On Thursday, fellow Monroe News blogger Mike Ingels reviewed the Monroe Street Grille on his Expatriate Monroe blog.
Well, just for that, yesterday, we went for a hike!
Ok, I have to admit, the hike had been planned for a few days. And we did it partly as a way to actually have our first picnic of the summer in an amazing location. Mike’s review really had nothing to do with it. Sure is a strange coincidence though … 😉
What we found after leaving Maumee Bay State Park was also … well, keep reading, and you’ll see what I mean …
The afternoon started with a late picnic lunch at the top of the massive steps at the Lake Erie lakefront of the lodge at Maumee Bay State Park on Cedar Point Road east of Oregon, Ohio.
The cooler on the left is a heater/cooler made by Coleman. It plugs directly into the cigarette lighter (or, as they’re labeling them now, “power port”) of a vehicle and can switch between heating and refrigeration functions. The juice pouches we’d put in the thing were so cold they were partly frozen!
Here’s a better look at how these steps run along the lakeshore:
The two-mile hike along the boardwalk in the wooded and marsh area east of the lodge is well-marked as to what things are.
Unfortunately, as Briahna found, our search for wildlife in the area only showed evidence of other kinds of “wildlife”. At this point, we were able to talk to the kids at length about respect for our natural areas, especially those set up for family explorations.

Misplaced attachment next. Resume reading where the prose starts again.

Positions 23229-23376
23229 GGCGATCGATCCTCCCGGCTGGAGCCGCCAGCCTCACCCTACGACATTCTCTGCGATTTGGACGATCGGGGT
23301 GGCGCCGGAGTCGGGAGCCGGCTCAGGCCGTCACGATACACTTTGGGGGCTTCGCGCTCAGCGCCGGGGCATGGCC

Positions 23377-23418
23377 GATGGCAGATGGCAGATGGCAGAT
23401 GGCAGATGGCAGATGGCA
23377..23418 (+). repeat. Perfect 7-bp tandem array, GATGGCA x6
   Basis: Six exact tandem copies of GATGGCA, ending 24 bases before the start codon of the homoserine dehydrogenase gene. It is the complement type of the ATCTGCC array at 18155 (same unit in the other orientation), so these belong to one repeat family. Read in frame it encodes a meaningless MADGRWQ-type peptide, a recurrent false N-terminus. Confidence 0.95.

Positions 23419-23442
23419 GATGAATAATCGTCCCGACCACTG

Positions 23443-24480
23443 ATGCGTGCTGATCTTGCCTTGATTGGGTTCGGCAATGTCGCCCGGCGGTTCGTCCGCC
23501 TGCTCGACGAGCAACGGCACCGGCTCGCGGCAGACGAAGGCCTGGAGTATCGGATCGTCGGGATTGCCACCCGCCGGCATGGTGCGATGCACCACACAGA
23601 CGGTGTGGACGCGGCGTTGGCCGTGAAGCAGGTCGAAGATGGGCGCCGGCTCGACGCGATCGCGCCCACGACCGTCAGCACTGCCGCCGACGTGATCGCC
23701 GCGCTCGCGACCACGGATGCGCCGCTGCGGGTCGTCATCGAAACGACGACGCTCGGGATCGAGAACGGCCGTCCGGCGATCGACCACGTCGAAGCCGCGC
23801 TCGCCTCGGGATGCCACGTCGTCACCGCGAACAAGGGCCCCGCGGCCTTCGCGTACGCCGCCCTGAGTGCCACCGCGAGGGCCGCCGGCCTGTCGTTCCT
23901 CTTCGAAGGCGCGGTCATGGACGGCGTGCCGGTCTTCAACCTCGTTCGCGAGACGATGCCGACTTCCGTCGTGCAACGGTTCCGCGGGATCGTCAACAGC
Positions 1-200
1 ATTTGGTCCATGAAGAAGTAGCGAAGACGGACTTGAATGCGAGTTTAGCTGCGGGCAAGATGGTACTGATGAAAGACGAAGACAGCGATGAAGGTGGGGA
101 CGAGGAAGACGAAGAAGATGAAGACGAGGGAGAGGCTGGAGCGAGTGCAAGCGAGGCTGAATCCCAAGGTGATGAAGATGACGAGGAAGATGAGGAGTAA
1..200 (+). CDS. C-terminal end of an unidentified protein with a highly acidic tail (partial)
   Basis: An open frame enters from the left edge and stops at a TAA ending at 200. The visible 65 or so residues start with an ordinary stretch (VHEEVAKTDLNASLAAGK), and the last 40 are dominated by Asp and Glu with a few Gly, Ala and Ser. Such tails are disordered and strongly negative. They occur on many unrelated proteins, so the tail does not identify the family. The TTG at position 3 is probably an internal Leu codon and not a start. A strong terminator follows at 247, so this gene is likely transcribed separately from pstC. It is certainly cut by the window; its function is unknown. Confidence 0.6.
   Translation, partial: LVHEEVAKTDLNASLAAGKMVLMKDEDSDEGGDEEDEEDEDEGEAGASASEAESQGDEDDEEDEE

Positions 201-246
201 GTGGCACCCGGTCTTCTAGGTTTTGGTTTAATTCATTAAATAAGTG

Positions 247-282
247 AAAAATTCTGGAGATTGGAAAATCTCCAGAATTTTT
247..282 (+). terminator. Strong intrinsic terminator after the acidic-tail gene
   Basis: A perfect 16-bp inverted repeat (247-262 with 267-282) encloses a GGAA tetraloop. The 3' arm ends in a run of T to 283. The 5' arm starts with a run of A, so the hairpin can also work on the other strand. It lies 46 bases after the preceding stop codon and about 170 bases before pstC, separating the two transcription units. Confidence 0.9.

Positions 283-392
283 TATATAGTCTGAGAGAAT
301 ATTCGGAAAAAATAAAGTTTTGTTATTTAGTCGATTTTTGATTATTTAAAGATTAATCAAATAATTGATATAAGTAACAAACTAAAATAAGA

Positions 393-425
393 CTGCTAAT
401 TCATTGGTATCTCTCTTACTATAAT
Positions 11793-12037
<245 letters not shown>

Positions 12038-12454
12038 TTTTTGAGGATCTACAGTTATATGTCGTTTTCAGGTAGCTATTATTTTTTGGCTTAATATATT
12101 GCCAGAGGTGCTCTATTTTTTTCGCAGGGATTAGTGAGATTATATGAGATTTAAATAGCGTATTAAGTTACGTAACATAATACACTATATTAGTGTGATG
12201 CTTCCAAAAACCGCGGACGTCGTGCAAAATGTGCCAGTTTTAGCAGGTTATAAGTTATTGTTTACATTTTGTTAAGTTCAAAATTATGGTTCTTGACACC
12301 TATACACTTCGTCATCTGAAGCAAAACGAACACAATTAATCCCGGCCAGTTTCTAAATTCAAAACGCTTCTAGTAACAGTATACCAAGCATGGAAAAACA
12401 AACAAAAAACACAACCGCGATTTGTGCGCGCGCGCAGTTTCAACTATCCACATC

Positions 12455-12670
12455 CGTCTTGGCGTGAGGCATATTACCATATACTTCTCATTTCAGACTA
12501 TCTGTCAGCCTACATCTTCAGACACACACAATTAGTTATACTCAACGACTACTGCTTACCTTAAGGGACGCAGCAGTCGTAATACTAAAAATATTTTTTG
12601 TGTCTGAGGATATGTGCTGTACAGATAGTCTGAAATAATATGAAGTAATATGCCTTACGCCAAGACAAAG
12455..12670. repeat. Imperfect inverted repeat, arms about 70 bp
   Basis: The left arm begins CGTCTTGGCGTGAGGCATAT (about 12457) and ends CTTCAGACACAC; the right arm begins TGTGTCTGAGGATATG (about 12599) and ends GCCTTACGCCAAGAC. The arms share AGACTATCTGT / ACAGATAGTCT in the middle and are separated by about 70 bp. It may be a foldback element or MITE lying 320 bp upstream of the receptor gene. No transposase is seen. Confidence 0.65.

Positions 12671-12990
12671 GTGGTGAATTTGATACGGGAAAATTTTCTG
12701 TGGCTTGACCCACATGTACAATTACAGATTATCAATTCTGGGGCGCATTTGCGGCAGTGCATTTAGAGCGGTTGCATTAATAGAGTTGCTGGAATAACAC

Halfway through the hike, at the two-deck observation tower, we all took a lengthy break.
Fortunately, at about the mile-and-a-half point, another hiker we’d met at the observation tower hurriedly came around a corner and motioned my kids to follow him, but quietly. Respect for wildlife had suddenly became a reality for the kids.
Once we returned to the lodge and drove around to the swimming lake (no swimming is allowed from the park property in Lake Erie), I made it a point to do a small photographic study of the Snack Bar. This building is very reminiscent of similar buildings along the eastern seaboard, particularly in the Boston and Cape Cod areas.
Along with offering snacks and small lunch-style meals, the Snack Bar rents boats by the hour for use in the non-swimming areas of the swimming lake.
On our way to the park we’d passed a Bed & Breakfast that looked quite nice. It had a wrap-around porch, and there were quite a few people enjoying breakfast at tables on that porch. On our way back, we realized the house was surrounded by a pair or narrow rail lines! I turned the van around, pulled into the driveway, went to the door … and was greeted by Linda Brinkman, Innkeeper of the B&B Railroad Depot. Five years ago, Linda’s husband Nate, a boilermaker by trade, had put together the ridable train that surrounds the house. At the time, the house was a third as big as it is now. Being a commercial contractor, Linda, as she put it, “blew the roof off” the one-story house and expanded it into her dream of having a Bed & Breakfast that the home is now.
All of this, again, is quite a coincidence. One of the dreams Mary and I have is that of owning our own Bed & Breakfast, where I can cook breakfast meals in the mornings for anyone who’s staying with us. What we found at the B&B Railroad Depot is incredibly similar to the kind of thing we’ve discussed. While giving us a tour of the house, Linda also gave us the current breakfast menu. At this time, guests can chose from omelets (including seafood), crepes, pancakes, fresh fruit, muffins … oh yeah, this is our kind of place! And that’s certainly my kind of menu.
My dad has been a railroad nut for most of his 84 years. Not only that, he and mom love breakfast as much as I do. The next time they’re down for the weekend, we’re pretty sure where we’re all going to stay.